Crypto advocates argue that minority communities deserve access to a potentially lucrative asset class that won’t go away. Many believe another boom is inevitable and compare last year’s crash to the dotcom bust of the 2000s, which, far from dooming the tech industry, only weeded out bad actors and strengthen winners like Amazon.

Andre Mego, program manager at Bitcoin Academy, said crypto is an accessible way to teach financial literacy to a community where many find concepts like investing in wealth creation abstract and out of reach. At the end of the summer workshop, attendees each received $1,000 in bitcoins, mostly through Cash App, which pioneered bitcoin trading in 2018.

“When we talk about accessibility, it gives motivation. Because for anyone who thinks about investing, they might think, ‘This is a great thing going forward. This is something I have to save so much money for. I don’t know if I have the right to do that. Am I part of this conversation?” Mego said.

Bario said the Bitcoin Academy workshop at the Marcy Houses complex was his first meaningful introduction to personal finance, despite graduating with a degree in economics from Lafayette University last spring. Growing up, he said, investing was not a realistic possibility in his family, which depended on the income of his father, who worked as a taxi driver in Honduras.

“I always thought as soon as you got your money it was time to spend it – as soon as you got that Friday paycheck,” said Bario, who now works as a soccer coach.

Omid Malekan, who teaches a course on blockchain and cryptocurrency at Columbia Business School, said he hopes the latest crash disabuses people of the idea that crypto is a reliable way to get rich quick. . But Malekan said the crypto industry needs more diversity, not less, and that young black and Hispanic people should be encouraged to pursue careers developing technology that he says will be the future of finance.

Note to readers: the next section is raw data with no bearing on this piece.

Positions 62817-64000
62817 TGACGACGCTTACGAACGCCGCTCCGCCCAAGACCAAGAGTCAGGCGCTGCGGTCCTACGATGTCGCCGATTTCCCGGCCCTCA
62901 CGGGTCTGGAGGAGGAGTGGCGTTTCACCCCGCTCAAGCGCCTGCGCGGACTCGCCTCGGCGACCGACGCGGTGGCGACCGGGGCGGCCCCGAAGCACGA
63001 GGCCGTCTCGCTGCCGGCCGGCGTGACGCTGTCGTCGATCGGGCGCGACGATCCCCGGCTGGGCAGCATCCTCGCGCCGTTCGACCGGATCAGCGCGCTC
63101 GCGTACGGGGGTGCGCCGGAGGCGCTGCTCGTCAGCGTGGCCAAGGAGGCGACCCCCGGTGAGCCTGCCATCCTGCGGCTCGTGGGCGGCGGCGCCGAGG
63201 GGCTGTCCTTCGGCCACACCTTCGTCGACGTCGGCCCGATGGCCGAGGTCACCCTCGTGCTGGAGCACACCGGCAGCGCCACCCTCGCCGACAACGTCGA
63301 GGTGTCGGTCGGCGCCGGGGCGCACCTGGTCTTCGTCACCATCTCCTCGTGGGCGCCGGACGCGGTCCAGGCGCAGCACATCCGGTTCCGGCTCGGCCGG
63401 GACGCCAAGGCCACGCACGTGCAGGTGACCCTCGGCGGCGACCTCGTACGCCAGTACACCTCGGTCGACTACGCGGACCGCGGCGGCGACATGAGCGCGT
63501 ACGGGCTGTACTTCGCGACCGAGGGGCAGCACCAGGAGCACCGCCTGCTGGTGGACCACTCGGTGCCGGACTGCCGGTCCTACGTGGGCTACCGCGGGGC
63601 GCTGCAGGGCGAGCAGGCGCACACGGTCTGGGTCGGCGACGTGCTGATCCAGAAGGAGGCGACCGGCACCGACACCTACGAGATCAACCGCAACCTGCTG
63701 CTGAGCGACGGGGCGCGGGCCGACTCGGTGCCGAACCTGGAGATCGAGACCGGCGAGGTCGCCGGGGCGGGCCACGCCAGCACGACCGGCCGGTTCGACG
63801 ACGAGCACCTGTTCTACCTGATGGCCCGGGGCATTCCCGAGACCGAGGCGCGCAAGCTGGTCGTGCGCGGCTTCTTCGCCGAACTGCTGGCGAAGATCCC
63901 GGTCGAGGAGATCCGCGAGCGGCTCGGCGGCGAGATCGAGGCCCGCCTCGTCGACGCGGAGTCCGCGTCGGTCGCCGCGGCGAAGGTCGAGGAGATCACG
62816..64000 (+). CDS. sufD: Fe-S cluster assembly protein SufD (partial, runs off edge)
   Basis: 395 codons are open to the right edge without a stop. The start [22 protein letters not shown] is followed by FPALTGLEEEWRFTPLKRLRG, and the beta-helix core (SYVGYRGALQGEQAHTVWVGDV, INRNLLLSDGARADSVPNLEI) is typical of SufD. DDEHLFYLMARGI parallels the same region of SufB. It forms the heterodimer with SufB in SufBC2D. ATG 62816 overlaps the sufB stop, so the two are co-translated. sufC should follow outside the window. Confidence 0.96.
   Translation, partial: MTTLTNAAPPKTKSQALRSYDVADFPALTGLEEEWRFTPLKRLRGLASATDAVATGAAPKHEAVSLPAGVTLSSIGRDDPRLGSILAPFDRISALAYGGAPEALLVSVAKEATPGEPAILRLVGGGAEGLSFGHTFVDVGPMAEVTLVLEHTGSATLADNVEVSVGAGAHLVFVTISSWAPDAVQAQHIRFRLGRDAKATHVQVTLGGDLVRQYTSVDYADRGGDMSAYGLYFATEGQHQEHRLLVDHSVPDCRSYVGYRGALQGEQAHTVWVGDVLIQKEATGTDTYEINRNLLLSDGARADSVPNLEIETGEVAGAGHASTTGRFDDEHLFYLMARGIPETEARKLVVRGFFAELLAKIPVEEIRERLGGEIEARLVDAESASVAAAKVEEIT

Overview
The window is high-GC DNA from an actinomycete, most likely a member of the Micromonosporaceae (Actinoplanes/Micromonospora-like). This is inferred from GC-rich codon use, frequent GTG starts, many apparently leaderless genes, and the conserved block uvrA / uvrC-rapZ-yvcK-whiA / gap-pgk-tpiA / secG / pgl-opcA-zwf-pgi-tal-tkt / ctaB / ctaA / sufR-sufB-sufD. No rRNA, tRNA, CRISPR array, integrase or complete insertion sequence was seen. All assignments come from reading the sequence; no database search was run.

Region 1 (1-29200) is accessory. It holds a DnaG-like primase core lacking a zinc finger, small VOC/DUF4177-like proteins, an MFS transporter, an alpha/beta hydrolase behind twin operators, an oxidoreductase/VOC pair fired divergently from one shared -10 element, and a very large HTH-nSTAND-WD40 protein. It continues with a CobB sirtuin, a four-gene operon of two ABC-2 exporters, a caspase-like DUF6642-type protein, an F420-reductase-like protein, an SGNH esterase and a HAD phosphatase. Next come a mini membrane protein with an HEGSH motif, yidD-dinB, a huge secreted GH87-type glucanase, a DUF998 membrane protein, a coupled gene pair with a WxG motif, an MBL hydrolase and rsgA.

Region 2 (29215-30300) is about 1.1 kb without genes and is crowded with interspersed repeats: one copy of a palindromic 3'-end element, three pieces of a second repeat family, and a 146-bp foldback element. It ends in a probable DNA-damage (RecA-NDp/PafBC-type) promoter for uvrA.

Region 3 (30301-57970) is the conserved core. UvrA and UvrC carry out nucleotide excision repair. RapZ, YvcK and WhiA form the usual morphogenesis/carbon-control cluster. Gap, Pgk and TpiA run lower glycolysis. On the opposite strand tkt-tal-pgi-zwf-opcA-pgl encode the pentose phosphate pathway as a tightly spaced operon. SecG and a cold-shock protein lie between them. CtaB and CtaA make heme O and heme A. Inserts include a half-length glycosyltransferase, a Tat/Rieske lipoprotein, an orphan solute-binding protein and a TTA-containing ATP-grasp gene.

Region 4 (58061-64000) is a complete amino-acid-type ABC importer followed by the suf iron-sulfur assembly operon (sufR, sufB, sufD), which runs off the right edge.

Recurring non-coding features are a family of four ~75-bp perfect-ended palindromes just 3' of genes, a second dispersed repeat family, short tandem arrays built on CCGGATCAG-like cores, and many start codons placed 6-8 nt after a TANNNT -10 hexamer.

“People who are drawn to crypto because of how the technology works and the promise of a more global and accessible financial system — those people, it takes more than falling prices to scare them away,” Malekan said. .

Tyrone Norris, the software developer, said he learned to be careful about buying crypto the hard way.

Growing up in Washington, DC, Norris studied computer programming in high school and took college courses, but never graduated because he couldn’t afford to go full-time. He worked as a contractor, moving across the country and never owned a home or access to a workplace pension plan.

When Norris first decided to invest in crypto, he dug into exchanges and picked MANA, a token powering the 3D virtual world Decentraland, because he shared his ex-girlfriend’s name and he saw it as a sign.

He went all-in, emptying his bank account of $4,000. When his investment in MANA doubled, he started betting on the coins he thought were the most lucrative. But one exchange turned out to be a scam and another based in New Zealand lost millions in a hack. Norris’ investment fell to zero, but two years later he returned to the game with another $5,000. Again, he watched it soar, then crash as the “crypto winter” of 2022 set in.

“I was a rookie – I didn’t understand what I was doing. I was putting my crypto in dangerous places,” Norris said.

For now, he’s taking a break from software development to focus on building a crypto-backed hip-hop gaming project. Norris said he has no regrets because investing introduced him to the possibilities of blockchain.

“I come from nothing,” he said. “I don’t expect anything to be right.”